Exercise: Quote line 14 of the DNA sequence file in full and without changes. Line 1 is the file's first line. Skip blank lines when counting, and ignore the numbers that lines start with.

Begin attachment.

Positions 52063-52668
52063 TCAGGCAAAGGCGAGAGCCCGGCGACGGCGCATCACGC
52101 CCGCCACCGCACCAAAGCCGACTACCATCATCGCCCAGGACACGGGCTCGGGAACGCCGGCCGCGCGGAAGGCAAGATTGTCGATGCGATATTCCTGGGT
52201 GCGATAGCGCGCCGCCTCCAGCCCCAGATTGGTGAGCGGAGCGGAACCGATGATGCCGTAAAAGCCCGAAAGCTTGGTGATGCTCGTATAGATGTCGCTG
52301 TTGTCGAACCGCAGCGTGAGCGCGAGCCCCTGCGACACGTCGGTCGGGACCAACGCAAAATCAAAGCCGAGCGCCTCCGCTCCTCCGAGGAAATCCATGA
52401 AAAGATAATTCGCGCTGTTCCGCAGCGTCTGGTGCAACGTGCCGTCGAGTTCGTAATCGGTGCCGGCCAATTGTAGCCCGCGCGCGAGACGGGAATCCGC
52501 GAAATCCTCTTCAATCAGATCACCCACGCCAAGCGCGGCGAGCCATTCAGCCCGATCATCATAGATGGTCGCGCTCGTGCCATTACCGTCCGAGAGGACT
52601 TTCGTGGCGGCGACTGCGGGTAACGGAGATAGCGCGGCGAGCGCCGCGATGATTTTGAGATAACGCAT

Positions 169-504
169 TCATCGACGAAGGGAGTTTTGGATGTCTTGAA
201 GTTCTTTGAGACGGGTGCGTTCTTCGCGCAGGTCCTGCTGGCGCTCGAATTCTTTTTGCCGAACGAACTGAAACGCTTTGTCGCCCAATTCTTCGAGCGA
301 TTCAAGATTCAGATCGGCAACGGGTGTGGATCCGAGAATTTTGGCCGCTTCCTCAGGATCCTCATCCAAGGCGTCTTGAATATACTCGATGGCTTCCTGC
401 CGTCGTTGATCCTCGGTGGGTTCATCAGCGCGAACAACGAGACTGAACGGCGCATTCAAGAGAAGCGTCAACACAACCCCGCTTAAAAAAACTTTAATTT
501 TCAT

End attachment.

501 TCAT